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Crit Care. 2016 May 10;20(1):141. doi: 10.1186/s13054-016-1323-4.

Nighttime is associated with decreased survival and resuscitation efforts for out-of-hospital cardiac arrests: a prospective observational study.

Author information

1
Department of Emergency and Critical Care Medicine, Chiba University Graduate School of Medicine, 1-8-1 Inohana, Chuo-ku, Chiba City, Chiba, 260-8677, Japan.
2
Department of Emergency and Critical Care Medicine, Chiba University Graduate School of Medicine, 1-8-1 Inohana, Chuo-ku, Chiba City, Chiba, 260-8677, Japan. taka.nakada@nifty.com.
3
Department of Emergency and Critical Care Medicine, Nippon Medical School Hospital, 1-1-5 Sendagi Bunkyo-ku, Tokyo, 113-0022, Japan.
4
Department of Emergency and Critical Care Medicine, Juntendo University Nerima Hospital, 3-1-10 Takanodai, Nerima-ku, Tokyo, 177-0033, Japan.
5
National Cerebral and Cardiovascular Center Hospital, 5-7-1 Fujishiro-dai, Suita, Osaka, 565-8565, Japan.
6
Division of Emergency and Critical Care Medicine, Department of Acute Medicine, Nihon University School of Medicine, 30-1 Oyaguchikamicho, Itabashi-ku, Tokyo, 173-0032, Japan.
7
Department of Biostatistics, Kyoto University School of Public Health, Kyoto, 606-8501, Japan.
8
Nihon University Surugadai Hospital, 1-6 Kanda-Surugadai, Chiyoda-ku, Tokyo, 101-8309, Japan.
9
Department of Critical Care and Emergency Medicine, Tokyo Women's Medical University, 8-1 Kawadacho, Shinjuku-ku, Tokyo, 162-8666, Japan.
10
Department of Emergency Medicine, Yokohama City University Medical Center, 4 -57 Urafunecho, Minami-ku, Yokohama City, Kanagawa, 232-0024, Japan.

Abstract

BACKGROUND:

Whether temporal differences alter the clinical outcomes of patients with out-of-hospital cardiac arrest (OHCA) remains inconclusive. Furthermore, the relationship between time of day and resuscitation efforts is unknown.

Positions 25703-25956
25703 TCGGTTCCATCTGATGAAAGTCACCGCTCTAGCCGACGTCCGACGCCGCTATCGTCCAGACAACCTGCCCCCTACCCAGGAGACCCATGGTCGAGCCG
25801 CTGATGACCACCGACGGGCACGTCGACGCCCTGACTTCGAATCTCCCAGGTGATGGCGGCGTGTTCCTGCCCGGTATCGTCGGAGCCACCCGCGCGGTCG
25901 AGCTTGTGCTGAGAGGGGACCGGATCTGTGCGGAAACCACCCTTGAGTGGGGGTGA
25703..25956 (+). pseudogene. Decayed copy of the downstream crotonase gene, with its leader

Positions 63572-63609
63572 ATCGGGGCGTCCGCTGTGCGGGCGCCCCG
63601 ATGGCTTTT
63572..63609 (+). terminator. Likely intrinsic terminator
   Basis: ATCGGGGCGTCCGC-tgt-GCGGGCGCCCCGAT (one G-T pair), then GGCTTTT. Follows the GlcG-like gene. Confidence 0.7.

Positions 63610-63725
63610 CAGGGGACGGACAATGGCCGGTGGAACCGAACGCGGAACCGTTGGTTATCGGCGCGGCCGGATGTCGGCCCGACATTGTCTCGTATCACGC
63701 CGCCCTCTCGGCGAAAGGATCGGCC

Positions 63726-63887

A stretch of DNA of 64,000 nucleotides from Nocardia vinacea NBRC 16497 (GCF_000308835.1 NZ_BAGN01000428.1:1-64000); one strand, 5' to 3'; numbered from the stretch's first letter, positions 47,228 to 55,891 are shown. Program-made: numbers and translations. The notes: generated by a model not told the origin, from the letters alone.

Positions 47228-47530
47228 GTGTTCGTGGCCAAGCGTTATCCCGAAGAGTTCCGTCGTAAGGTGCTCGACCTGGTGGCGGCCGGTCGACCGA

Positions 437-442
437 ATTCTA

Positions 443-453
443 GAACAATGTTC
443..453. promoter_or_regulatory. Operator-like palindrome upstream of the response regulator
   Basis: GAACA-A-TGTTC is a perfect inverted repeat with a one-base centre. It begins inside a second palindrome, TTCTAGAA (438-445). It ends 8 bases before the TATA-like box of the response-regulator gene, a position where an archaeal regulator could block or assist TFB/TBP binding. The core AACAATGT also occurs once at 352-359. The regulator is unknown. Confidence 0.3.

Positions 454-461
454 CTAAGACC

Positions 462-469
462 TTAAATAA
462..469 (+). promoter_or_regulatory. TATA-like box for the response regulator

METHODS:

We studied adult OHCA patients in the Survey of Survivors after Out-of-Hospital Cardiac Arrest in the Kanto Region (SOS-KANTO) 2012 study from January 2012 to March 2013 in Japan. The primary variable was 1-month survival. The secondary outcome variables were prehospital and in-hospital resuscitation efforts by bystanders, emergency medical services personnel, and in-hospital healthcare providers. Daytime was defined as 0701 to 1500 h, evening was defined as 1501 to 2300 h, and night was defined as 2301 to 0700 h.

RESULTS:

During the study period, 13,780 patients were included in the analysis. The patients with night OHCA had significantly lower 1-month survival compared to the patients with daytime OHCA (night vs. daytime, adjusted odds ratio (OR) 1.66; 95 % confidence interval (CI), 1.34-2.07; P < 0.0001). The nighttime OHCA patients had significantly shorter call-response intervals, bystander CPR, in-hospital intubation, and in-hospital blood gas analyses compared to the daytime and evening OHCA patients (call-response interval: OR 0.95 and 95 % CI 0.93-0.96; bystander CPR: OR 0.85 and 95 % CI 0.78-0.93; in-hospital intubation: OR 0.85 and 95 % CI 0.74-0.97; and in-hospital blood gas analysis: OR 0.86 and 95 % CI 0.75-0.98).

CONCLUSIONS:

There was a significant temporal difference in 1-month survival after OHCA. The nighttime OHCA patients had significantly decreased resuscitation efforts by bystanders and in-hospital healthcare providers compared to those with evening and daytime OHCA.

KEYWORDS:

Cardiopulmonary resuscitation; Circadian rhythm; Heart arrest; Out-of-hospital cardiac arrest; Resuscitation

PMID:
27160587
PMCID:
PMC4862118
DOI:
10.1186/s13054-016-1323-4
[Indexed for MEDLINE]
Free PMC Article

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